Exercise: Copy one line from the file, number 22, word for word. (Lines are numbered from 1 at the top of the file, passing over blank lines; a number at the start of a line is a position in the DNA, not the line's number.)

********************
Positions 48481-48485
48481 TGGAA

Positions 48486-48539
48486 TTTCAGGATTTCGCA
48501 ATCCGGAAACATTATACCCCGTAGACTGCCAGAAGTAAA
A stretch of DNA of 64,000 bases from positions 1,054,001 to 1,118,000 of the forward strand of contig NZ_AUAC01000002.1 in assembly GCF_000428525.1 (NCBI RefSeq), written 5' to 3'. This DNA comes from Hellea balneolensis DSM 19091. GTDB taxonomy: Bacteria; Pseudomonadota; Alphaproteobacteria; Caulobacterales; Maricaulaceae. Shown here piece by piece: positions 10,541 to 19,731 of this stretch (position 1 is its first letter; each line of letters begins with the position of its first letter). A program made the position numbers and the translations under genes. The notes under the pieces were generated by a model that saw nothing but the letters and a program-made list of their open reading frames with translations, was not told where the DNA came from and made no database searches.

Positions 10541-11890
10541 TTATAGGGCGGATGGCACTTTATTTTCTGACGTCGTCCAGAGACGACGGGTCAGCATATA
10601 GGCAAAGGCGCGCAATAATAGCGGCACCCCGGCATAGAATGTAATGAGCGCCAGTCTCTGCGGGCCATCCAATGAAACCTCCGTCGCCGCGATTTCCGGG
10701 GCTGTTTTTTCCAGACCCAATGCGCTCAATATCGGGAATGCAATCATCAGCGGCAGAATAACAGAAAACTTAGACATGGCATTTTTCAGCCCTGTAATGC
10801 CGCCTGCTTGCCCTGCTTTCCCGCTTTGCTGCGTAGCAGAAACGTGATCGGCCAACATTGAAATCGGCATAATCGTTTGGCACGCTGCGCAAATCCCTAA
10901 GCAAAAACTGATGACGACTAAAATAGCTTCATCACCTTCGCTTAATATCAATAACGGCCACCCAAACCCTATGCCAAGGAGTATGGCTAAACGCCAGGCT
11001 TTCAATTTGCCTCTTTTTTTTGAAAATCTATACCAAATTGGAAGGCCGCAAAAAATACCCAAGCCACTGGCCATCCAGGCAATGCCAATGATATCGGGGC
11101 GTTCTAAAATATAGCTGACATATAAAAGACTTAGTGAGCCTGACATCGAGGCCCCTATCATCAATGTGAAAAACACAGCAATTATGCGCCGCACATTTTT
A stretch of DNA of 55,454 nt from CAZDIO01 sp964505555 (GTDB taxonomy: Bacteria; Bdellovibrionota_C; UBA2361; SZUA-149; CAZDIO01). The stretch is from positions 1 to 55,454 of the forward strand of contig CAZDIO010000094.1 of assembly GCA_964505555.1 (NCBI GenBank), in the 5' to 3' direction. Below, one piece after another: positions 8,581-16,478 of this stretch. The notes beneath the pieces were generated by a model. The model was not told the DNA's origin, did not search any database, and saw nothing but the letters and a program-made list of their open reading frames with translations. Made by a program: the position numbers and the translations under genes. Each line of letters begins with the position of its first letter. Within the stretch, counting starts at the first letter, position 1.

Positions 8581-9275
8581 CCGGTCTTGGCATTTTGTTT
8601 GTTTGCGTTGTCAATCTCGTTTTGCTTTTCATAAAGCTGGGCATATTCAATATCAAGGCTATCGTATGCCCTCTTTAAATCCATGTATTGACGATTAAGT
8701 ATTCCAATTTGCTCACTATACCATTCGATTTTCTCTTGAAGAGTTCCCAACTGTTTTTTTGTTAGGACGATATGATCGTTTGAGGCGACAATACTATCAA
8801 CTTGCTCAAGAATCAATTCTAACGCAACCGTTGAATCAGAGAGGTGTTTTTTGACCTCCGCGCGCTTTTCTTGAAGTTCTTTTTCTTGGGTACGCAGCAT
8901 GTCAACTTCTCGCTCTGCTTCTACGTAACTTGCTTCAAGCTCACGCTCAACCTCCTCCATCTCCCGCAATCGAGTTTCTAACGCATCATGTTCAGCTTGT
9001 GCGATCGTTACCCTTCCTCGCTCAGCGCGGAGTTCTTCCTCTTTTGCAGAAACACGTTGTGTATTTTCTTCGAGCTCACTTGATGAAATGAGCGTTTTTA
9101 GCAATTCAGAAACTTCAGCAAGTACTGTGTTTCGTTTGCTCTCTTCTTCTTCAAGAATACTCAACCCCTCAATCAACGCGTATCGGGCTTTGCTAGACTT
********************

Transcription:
9001 GCGATCGTTACCCTTCCTCGCTCAGCGCGGAGTTCTTCCTCTTTTGCAGAAACACGTTGTGTATTTTCTTCGAGCTCACTTGATGAAATGAGCGTTTTTA